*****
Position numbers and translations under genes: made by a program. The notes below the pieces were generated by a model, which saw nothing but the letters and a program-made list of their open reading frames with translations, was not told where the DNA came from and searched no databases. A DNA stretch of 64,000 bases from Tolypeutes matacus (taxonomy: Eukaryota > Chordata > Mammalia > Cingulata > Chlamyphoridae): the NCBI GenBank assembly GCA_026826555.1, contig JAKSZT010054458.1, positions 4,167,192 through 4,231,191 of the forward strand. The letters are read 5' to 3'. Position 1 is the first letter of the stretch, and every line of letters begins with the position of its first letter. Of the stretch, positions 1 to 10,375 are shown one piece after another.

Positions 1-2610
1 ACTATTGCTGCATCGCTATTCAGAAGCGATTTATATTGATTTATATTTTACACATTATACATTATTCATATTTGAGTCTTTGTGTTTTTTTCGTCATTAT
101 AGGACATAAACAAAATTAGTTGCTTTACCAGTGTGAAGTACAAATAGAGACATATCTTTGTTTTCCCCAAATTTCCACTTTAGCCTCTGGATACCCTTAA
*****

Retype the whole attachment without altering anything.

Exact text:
Position numbers and translations under genes: made by a program. The notes below the pieces were generated by a model, which saw nothing but the letters and a program-made list of their open reading frames with translations, was not told where the DNA came from and searched no databases. A DNA stretch of 64,000 bases from Tolypeutes matacus (taxonomy: Eukaryota > Chordata > Mammalia > Cingulata > Chlamyphoridae): the NCBI GenBank assembly GCA_026826555.1, contig JAKSZT010054458.1, positions 4,167,192 through 4,231,191 of the forward strand. The letters are read 5' to 3'. Position 1 is the first letter of the stretch, and every line of letters begins with the position of its first letter. Of the stretch, positions 1 to 10,375 are shown one piece after another.

Positions 1-2610
1 ACTATTGCTGCATCGCTATTCAGAAGCGATTTATATTGATTTATATTTTACACATTATACATTATTCATATTTGAGTCTTTGTGTTTTTTTCGTCATTAT
101 AGGACATAAACAAAATTAGTTGCTTTACCAGTGTGAAGTACAAATAGAGACATATCTTTGTTTTCCCCAAATTTCCACTTTAGCCTCTGGATACCCTTAA